TCU coach Gary Patterson appreciates the respect he and his staff usually gets from other coaches, who routinely study his practices throughout the year.
It's common at TCU and other practice fields across the country.
Louisiana Tech coach Sonny Dykes studied TCU's practice before the Rose Bowl after his first season with the Bulldogs.
"The biggest thing I wanted to do was to look at the overall structure of their practice," Dykes said. "As a head coach, most of the time what you're trying to do is evaluate the way that you practice and compare it to the way other people practice."
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Intensity and passion most struck Dykes after visiting TCU last December. Patterson said having coaches attend practices is "no big deal," and he isn't concerned about Dykes having any advantage when their teams meet at 7 p.m. Wednesday at the Poinsettia Bowl in San Diego.
Much was made of Boise State coach Chris Petersen and some of his staff visiting Patterson and his coaches the summer before they met in the Fiesta Bowl.
"I don't think them coming here had anything to do with us losing the game," Patterson said. "We all steal."
More coaches, including Idaho defensive coordinator Mark Criner, watched TCU's practice Friday. TCU practices this morning before flying to San Diego.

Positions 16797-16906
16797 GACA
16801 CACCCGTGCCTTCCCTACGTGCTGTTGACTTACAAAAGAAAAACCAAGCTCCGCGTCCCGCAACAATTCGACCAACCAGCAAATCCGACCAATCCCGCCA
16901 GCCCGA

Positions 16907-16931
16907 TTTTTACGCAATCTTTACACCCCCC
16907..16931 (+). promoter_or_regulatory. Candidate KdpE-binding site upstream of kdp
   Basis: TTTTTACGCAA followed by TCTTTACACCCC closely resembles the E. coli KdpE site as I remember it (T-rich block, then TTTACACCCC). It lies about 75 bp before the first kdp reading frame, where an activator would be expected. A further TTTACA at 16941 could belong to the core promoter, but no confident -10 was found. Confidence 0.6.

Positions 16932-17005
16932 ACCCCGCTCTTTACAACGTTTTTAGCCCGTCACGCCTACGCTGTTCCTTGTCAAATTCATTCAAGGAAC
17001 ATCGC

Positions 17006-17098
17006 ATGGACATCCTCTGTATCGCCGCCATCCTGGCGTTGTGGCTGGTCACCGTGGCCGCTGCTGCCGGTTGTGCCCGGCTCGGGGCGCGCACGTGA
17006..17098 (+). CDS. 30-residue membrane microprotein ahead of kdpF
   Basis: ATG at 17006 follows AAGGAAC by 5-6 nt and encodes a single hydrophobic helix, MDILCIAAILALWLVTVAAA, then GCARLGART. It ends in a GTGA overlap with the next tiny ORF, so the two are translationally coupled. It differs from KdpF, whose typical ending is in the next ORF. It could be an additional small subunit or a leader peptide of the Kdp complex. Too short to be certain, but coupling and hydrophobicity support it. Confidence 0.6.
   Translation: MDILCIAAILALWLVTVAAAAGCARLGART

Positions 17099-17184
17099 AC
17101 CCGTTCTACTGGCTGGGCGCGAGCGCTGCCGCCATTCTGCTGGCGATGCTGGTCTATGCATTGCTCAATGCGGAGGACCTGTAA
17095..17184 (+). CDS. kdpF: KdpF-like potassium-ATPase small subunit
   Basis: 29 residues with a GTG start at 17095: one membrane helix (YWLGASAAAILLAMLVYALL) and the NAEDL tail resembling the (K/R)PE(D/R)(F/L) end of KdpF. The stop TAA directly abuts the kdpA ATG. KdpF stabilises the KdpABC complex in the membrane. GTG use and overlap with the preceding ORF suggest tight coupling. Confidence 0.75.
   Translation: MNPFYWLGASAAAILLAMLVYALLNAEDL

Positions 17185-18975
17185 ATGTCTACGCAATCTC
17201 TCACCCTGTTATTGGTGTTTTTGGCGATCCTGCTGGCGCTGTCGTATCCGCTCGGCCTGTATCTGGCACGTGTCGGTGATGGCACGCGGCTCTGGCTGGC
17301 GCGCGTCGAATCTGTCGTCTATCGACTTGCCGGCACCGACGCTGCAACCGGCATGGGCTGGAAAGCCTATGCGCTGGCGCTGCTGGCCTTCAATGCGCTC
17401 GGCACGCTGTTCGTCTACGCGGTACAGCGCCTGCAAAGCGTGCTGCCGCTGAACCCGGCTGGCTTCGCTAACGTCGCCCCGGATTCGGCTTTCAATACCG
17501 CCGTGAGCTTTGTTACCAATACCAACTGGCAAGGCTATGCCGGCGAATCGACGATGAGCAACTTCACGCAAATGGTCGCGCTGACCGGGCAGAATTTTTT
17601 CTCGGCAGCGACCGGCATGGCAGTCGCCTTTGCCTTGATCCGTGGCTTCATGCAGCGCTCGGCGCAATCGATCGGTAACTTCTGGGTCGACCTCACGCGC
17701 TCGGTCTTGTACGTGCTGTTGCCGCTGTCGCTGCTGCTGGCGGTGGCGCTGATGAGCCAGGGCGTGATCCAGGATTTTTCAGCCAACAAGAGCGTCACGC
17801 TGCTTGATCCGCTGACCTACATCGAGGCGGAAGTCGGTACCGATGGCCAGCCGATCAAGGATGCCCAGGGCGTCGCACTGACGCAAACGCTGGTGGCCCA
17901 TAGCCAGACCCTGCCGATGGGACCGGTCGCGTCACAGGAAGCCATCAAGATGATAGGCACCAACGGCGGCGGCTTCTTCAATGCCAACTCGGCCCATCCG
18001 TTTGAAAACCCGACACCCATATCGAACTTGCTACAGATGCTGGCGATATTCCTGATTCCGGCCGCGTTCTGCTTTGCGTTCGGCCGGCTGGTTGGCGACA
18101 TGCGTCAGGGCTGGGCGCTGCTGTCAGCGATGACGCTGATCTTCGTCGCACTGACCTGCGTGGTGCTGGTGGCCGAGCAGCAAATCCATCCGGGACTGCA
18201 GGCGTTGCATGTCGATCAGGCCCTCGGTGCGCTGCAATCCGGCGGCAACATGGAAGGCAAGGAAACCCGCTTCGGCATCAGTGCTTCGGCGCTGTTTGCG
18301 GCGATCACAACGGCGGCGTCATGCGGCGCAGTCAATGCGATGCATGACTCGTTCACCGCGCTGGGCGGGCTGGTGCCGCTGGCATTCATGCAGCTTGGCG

Patterson said spring practices will be closed to Division I coaches because of the move to the Big 12 and changes to the TCU staff after co-offensive coordinator Justin Fuente became Memphis' new head coach this week.
For Dykes, who has taken the Bulldogs (8-4) to their first bowl game since '08, watching Patterson and his staff was invaluable.
"To see how their coaches interacted with the players and how the players interacted with each other" is what Dykes said he wanted to study, adding that he didn't ask anything scheme-related. "Just the entire organization and how the coaches worked together and how the players were focused in and listened to the coaches; that was the thing that was most impressive."
Dykes, in his second season at Louisiana Tech, hopes the Bulldogs can be the next TCU or Boise State.
"That's our challenge, to grow this program and continue to grow it that way," he said. "If we do, then we'd like to think that the road map will be similar to TCU's. We'll continue to make our situation better and better, put more fans in the stands, raise more money, recruit better players and keep moving forward and hopefully some day get into an AQ conference. That's kind of a goal. It doesn't happen overnight. It certainly didn't for TCU, certainly didn't for Boise."
TCU sells allotment
TCU sold out of its 3,000 allotted Poinsettia Bowl tickets on Friday and plans to order more. The additional ticket total was unknown. Calls to the TCU ticket office and athletic director Chris Del Conte were not returned. Louisiana Tech still had tickets remaining of its initial 3,000 as of Friday evening.
Stefan Stevenson, 817-390-7760